What if “The Second Coming” of Jesus, the Messiah, already happened during the span of his own generation, as he himself predicted?
That it has, is the hypothesis of a rigorous, engaging book which deserves consideration by deeply thoughtful Christians, and anyone who enjoys church history. I, for one, have long suspected there is merit to such a project. And the author, Charles S. Meek, has made a superb presentation of this rare position, termed preterism (over-against futurism, and variants of millenialism) which deserves to be more widely pondered. Be prepared to be effectively disabused of scriptural fantasy if you happen to have read any of the popular “Left Behind” series. And clergy might wish to keep an eye on this book, as it seeds their audiences with focused, pertinent questions.
While the title of the book, Christian Hope through Fulfilled Prophesy is rather bland (and the subtitle is rendered in obscurantist grad-school speak: An Exposition of Evangelical Preterism) — the topic is quite edgy, the writing is logical, compelling, and accessible, if a bit repetitious at times; and the author has done a thorough job of defending his thesis with rigorous examination of scripture, and historical material: “…we will show that a strong case can be made that fulfillment of the entire prophecy of Revelation occurred in association with the Jewish-Roman War of AD 66-70 and the destruction of Jerusalem and the temple.”
Normally I avoid books on “End Times” as they are filled with unreasonable speculation and nonsense. This book intrigued me, as it argues from history, illustrating that we are beyond the era of the promised Parousia (second coming of Christ). While I’m unfamiliar with the author, and until now was not aware that anyone was working seriously on this topic, this book seems important, as it effectively refutes much that has damaged Christianity. But perhaps the book needs a new title? Maybe something like:
JESUS RETURNED. Christians Slept:
First-Century Prophetic Fulfillment.
Yes, the book deserves to be repackaged somewhat for the general audience it claims to seek: “this book is written for the informed laymen…” And, if repackaged, I would hope the author would adjust a few things, like inclusive language (instead of referring to theologians as “men” while several times quoting women from that field). Mr. Meek also reveals bias against liberal Christians, yet many of his detractors would seem to be his fellow conservatives. (He appropriately holds the feet of those critics to the fire by diligently focusing on the text.) And we can suspect that he is liberal-minded in the best sense, due to the controversial nature of his thesis — conservatives putatively being more inclined to hew to the status quo regarding such a topic. But his bias against “liberals” is often vague, unwarranted, and mostly unfortunate.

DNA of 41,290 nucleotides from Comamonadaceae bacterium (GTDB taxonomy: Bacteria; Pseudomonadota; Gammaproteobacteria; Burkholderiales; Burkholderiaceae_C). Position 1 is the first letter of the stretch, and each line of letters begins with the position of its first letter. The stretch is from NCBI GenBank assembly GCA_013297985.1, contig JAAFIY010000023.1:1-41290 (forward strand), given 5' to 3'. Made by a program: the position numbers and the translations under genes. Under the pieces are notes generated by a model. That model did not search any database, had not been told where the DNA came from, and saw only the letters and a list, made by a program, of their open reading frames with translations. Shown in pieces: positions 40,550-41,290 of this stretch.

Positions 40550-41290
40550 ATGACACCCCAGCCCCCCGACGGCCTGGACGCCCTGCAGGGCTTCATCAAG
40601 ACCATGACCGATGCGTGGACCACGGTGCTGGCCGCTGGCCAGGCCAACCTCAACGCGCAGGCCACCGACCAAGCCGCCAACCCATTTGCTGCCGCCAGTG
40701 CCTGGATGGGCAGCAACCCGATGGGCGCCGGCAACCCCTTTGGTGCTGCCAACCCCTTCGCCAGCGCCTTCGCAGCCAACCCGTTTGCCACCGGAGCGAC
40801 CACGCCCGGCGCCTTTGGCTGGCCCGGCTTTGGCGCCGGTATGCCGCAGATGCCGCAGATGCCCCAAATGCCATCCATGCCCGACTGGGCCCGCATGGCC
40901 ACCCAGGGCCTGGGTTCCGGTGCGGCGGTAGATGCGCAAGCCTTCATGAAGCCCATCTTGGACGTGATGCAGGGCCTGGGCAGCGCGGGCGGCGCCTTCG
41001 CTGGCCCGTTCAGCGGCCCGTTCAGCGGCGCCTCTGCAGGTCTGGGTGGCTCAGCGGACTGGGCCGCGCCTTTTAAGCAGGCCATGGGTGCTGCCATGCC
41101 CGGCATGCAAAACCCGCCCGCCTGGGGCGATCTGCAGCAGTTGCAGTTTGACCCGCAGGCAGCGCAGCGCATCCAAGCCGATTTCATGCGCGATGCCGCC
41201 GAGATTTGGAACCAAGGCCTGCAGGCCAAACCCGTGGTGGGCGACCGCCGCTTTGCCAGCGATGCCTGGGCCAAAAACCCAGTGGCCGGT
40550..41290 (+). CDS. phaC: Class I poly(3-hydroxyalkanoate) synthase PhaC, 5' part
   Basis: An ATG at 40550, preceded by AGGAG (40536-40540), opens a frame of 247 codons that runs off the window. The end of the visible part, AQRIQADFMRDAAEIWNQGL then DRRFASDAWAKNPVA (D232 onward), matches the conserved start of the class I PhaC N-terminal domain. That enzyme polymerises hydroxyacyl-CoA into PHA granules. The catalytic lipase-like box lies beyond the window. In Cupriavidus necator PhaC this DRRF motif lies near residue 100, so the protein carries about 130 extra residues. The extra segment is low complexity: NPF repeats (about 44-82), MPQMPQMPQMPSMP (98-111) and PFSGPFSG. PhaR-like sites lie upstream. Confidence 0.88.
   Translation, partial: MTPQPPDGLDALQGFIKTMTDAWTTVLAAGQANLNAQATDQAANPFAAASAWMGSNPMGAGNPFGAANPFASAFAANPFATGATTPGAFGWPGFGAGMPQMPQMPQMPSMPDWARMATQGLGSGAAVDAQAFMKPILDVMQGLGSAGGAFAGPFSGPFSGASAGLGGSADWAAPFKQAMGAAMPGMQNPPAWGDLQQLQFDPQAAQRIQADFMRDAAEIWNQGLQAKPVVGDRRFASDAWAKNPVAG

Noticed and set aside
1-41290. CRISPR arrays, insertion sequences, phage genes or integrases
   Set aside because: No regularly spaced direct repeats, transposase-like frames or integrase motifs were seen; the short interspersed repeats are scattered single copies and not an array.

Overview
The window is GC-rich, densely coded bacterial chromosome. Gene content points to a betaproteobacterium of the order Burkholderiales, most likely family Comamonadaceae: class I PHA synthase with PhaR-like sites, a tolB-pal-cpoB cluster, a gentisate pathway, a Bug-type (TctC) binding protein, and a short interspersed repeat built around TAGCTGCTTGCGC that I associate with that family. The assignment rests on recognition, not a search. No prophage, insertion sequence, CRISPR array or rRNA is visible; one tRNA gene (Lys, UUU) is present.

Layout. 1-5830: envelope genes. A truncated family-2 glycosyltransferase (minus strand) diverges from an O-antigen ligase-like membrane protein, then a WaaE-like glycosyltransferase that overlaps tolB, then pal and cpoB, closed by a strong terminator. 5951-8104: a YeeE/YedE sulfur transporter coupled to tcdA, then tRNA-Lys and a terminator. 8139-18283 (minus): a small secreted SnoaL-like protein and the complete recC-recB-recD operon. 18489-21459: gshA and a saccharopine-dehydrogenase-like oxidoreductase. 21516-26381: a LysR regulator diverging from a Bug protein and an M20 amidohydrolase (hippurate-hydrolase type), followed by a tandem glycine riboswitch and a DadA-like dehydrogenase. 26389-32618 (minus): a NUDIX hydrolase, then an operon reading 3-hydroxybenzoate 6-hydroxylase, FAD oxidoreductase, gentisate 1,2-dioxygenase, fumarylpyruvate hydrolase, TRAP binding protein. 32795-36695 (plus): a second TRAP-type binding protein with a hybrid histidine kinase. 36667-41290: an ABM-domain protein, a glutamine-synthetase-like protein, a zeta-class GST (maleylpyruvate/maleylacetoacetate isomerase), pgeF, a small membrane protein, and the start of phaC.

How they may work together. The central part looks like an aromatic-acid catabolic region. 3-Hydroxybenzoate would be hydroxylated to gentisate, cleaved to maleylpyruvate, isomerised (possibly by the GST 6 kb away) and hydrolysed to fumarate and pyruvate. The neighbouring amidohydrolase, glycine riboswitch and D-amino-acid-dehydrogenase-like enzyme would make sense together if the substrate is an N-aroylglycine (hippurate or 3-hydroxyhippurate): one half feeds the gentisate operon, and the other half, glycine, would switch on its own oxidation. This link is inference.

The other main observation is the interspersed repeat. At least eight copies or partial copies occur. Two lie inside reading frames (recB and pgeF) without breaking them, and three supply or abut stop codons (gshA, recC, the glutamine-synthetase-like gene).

His utilization of pertinent quotes shows us that he has read widely — Tolstoy, Ratzinger, Augustine, Eusebius. And his end notes are superb in marshaling the history and resources from his research on eschatology regarding his thesis. He also takes a good shot at careerism among the clergy by formulating questions for parishioners to ask their pastors regarding scriptural positions in tension with an expected second coming of Jesus. (Heads up. This author is not afraid to stir the pot!) I’m reminded of a quote from CS Pierce, saying those who love truth are destined to agree – which would seem to characterize the spirit of his effort. How refreshing!
We are now able to dispense with waiting for search lights to converge on the Temple Mount, scanning the skies for a bearded guy on a white horse, descending in a cloud. The prophetic promises have been fulfilled, if we are able to agree with the author. Said promises are carefully detailed and examined in this edifying book.